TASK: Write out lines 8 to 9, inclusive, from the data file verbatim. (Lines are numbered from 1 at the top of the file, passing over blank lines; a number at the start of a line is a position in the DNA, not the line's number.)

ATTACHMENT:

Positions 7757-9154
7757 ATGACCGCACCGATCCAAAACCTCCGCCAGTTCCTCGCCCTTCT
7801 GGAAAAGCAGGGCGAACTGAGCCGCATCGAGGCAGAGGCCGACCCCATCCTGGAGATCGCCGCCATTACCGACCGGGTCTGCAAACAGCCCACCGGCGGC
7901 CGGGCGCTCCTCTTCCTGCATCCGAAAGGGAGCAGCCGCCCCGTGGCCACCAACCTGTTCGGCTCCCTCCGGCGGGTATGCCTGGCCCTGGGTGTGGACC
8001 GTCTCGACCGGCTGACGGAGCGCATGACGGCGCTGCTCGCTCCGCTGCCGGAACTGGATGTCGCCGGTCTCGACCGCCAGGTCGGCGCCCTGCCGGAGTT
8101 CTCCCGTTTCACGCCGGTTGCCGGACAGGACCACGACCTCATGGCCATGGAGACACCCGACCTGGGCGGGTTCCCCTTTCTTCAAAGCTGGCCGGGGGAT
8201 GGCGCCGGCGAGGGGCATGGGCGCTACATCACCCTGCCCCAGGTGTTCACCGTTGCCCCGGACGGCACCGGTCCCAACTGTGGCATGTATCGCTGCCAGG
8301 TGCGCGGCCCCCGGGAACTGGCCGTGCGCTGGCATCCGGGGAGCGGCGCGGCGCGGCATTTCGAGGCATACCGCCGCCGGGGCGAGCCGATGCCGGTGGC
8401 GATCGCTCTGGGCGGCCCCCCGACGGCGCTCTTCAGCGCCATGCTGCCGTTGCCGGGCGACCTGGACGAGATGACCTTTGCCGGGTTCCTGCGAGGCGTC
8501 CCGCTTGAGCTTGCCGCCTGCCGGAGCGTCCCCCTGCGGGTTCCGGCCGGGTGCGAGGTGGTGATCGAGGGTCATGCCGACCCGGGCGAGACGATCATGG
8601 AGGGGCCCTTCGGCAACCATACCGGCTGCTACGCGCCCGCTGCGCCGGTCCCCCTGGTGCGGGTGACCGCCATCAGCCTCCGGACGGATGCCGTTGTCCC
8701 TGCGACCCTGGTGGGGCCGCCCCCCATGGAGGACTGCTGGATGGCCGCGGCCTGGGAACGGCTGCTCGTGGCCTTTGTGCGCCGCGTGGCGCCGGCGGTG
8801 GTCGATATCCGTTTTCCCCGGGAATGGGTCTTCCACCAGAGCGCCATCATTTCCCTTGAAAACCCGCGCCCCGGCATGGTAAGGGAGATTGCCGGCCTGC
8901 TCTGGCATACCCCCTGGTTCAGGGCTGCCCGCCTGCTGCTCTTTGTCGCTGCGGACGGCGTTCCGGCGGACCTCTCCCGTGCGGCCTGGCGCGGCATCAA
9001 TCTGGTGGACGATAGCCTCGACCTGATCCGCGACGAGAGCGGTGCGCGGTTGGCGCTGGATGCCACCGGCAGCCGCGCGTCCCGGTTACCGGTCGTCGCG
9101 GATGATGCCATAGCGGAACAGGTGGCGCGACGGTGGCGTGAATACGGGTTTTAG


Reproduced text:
8301 TGCGCGGCCCCCGGGAACTGGCCGTGCGCTGGCATCCGGGGAGCGGCGCGGCGCGGCATTTCGAGGCATACCGCCGCCGGGGCGAGCCGATGCCGGTGGC
8401 GATCGCTCTGGGCGGCCCCCCGACGGCGCTCTTCAGCGCCATGCTGCCGTTGCCGGGCGACCTGGACGAGATGACCTTTGCCGGGTTCCTGCGAGGCGTC